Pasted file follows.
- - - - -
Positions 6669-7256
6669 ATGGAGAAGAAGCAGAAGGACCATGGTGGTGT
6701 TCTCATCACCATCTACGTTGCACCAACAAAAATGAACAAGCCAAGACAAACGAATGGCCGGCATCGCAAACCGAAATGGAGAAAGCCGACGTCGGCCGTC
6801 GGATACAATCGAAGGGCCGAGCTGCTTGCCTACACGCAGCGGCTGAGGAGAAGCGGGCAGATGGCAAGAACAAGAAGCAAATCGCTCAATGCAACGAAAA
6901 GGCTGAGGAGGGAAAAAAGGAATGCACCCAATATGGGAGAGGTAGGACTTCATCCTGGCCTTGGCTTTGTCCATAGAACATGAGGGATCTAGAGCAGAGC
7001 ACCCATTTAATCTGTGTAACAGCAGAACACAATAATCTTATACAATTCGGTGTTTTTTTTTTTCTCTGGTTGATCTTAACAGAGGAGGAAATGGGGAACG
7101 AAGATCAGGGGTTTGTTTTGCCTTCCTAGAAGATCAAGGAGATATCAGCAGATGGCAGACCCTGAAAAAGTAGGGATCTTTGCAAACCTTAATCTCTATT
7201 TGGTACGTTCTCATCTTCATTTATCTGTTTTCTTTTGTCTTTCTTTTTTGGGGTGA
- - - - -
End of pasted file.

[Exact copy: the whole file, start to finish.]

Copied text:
Positions 6669-7256
6669 ATGGAGAAGAAGCAGAAGGACCATGGTGGTGT
6701 TCTCATCACCATCTACGTTGCACCAACAAAAATGAACAAGCCAAGACAAACGAATGGCCGGCATCGCAAACCGAAATGGAGAAAGCCGACGTCGGCCGTC
6801 GGATACAATCGAAGGGCCGAGCTGCTTGCCTACACGCAGCGGCTGAGGAGAAGCGGGCAGATGGCAAGAACAAGAAGCAAATCGCTCAATGCAACGAAAA
6901 GGCTGAGGAGGGAAAAAAGGAATGCACCCAATATGGGAGAGGTAGGACTTCATCCTGGCCTTGGCTTTGTCCATAGAACATGAGGGATCTAGAGCAGAGC
7001 ACCCATTTAATCTGTGTAACAGCAGAACACAATAATCTTATACAATTCGGTGTTTTTTTTTTTCTCTGGTTGATCTTAACAGAGGAGGAAATGGGGAACG
7101 AAGATCAGGGGTTTGTTTTGCCTTCCTAGAAGATCAAGGAGATATCAGCAGATGGCAGACCCTGAAAAAGTAGGGATCTTTGCAAACCTTAATCTCTATT
7201 TGGTACGTTCTCATCTTCATTTATCTGTTTTCTTTTGTCTTTCTTTTTTGGGGTGA